1. the Provider - enabling people to meet their needs
2. the Teacher - giving people skills to handle conflicts; empowering
3. the Bridge-Builder - forging relationships across lines of conflict
4. the Mediator - reconciling conflicting interests
5. the Arbiter - determining disputed rights
6. the Equalizer - democratizing power
7. the Healer - repairing injured relationships
8. the Witness - paying attention to escalation
9. the Referee - setting limits to fighting
10. the Peacekeeper - providing protection
The 'Third Side' thus serves as a kind of social immune system preventing the spread of the virus of violence.

Crandall R. Kline, Jr.,  Peace Within Our Grasp: Making the Dream a Reality
Akron, OH: C R (Dale) Kline ME, peacedefense@sbcglobal.net1999. 300 pp.  $10.50
Why do we have wars?  Do the Golden Rule, Ten Commandments and Just War Rules provide the correct moral guidance for preventing wars?  Why was the United Nations unable to prevent the Korean War and the Gulf War?  Why are some men so ready to kill for political causes?  This book delves into the roots of behavior to find the causes of war and suggests ways to prevent wars.  The book is recommended for students because it is so comprehensive.  John Seiberling, former Congressman, wrote that it does an excellent job of listing the elements that are needed for a peaceful world, both in moral thinking and in our political system.  It shows how built-in emotions can harmfully influence our decision making.  I recommend this book for all students of peace.  --Crandall Kline, peacedefense@sbcglobal.net 6/30/00
For a summary, click on:
How to Achieve World Peace   5-Star Must Reading

Other web sites that critique and offer suggestions to improve World Governance:
World Citizen Foundation http://www.worldcitizen.org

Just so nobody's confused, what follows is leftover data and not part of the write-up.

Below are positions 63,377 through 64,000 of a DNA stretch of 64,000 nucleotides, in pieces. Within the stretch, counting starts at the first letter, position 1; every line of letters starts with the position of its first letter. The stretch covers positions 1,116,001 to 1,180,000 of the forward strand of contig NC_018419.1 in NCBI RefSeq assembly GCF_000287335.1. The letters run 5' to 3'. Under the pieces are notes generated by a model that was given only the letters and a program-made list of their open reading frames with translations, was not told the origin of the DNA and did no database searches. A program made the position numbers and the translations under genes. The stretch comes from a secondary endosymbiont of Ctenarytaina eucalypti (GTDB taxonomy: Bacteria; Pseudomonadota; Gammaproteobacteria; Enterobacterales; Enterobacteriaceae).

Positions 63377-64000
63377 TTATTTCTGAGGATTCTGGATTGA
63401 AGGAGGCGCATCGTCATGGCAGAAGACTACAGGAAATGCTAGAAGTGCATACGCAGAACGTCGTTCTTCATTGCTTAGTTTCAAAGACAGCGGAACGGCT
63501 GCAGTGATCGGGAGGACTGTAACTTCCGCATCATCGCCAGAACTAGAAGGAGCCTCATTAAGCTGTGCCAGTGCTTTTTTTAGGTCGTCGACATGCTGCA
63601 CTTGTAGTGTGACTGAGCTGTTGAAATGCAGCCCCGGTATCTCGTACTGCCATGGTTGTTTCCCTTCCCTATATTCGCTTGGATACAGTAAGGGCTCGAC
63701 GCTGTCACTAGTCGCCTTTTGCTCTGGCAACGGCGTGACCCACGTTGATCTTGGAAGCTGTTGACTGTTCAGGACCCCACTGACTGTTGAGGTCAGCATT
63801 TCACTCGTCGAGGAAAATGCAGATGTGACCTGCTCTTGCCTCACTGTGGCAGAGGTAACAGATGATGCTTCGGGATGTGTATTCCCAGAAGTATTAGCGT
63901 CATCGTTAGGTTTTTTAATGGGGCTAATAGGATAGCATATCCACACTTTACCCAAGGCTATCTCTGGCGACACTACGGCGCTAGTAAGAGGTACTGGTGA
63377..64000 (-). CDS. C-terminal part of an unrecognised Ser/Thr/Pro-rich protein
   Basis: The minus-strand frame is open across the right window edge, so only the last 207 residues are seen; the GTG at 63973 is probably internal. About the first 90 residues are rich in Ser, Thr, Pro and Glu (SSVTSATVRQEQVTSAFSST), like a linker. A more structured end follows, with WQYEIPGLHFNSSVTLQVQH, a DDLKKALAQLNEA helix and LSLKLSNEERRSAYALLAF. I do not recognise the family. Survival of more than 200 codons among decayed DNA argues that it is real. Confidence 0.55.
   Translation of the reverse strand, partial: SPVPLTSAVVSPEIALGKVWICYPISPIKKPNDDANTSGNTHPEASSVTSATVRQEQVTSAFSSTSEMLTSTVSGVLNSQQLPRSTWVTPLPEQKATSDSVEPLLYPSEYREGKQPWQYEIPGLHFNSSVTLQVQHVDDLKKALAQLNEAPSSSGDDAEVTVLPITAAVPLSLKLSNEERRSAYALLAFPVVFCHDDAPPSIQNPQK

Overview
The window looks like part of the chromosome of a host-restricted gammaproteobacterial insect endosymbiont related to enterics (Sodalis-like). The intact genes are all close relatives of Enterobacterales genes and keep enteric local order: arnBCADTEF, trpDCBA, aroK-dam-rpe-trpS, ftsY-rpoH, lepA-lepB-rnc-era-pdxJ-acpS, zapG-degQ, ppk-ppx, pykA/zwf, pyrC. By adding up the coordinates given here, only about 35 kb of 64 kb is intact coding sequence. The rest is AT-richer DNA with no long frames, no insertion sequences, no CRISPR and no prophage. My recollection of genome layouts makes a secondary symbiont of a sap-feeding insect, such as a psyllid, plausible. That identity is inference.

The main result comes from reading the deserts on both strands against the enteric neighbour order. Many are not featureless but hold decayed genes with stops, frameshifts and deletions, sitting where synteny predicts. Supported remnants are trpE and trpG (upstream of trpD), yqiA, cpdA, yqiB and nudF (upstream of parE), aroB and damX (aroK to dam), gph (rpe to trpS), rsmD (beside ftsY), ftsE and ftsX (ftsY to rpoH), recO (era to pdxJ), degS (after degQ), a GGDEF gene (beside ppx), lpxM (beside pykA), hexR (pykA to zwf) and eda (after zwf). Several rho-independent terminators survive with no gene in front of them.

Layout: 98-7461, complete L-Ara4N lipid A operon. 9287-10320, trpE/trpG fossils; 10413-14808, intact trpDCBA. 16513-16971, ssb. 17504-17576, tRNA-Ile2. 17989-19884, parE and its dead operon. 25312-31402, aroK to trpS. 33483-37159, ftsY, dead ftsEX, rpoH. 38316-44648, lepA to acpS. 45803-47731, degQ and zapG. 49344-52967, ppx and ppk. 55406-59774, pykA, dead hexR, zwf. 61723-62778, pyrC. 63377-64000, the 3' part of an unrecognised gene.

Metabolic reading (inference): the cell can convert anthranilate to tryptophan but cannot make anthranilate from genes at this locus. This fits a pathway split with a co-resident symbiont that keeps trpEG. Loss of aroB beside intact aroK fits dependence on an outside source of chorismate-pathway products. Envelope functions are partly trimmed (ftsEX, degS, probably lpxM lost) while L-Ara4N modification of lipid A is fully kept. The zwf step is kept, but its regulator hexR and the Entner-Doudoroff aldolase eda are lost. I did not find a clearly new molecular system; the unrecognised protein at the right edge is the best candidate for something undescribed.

The Committee on Teaching About the United Nations http://www.teachun.org/

Friends of the United Nations http://www.fotun.org/

Help Get US out! of the United Nations http://www.getusout.org/index.htm

World Federation of United Nations Associations http://www.wfuna.org/

UN Watch http://www.unwatch.org/

World Federalists Association http://www.wfa.org/

U.S. Permanent Mission to the U.N. agenda for reform http://www.un.int/usa/reform.htm

Global Policy Forum http://www.globalpolicy.org/reform/index.htm

UN Reform: A Selected Bibliography http://www.library.yale.edu/un/un2a6a.htm 

Campaign for UN Reform http://www.cunr.org/

United Nations Reform: A Canadian Priority http://www.unac.org/unday/reform.html

An Agenda for Peace http://www.un.org/Docs/SG/agpeace.html

Supplement to An Agenda for Peace http://www.un.org/Docs/SG/agsupp.html

The Challenge facing the United Nations  by John Roberts

Whose World Order? Conflicting Visions by Noam Chomsky - "UN Ambassador Albright, later Secretary of State, put the matter pretty frankly when she was admonishing the Security Council when it was refusing to go along with US policies towards Iraq.  She said the United States will act multilaterally when we can, and unilaterally when we must, unconstrained by solemn treaty obligations.  The World Court, the foundations of world order or anything else are irrelevant.  That's been the case all along, not just for the United States.  It's been demonstrated in action in shocking ways, no need to review.  It's now a principle.  What that means is that the international political order is officially dead, not just dead in practice.  The United Nations is fine as long as it serves United States interests.  Otherwise, get lost."   Noam Chomsky, Whose World Order: Conflicting Visions http://www.acs.ucalgary.ca/~gharris/ ; updated in the Summer/Fall 2001 issue of the McGill International Review http://www.irsam.ca/mir/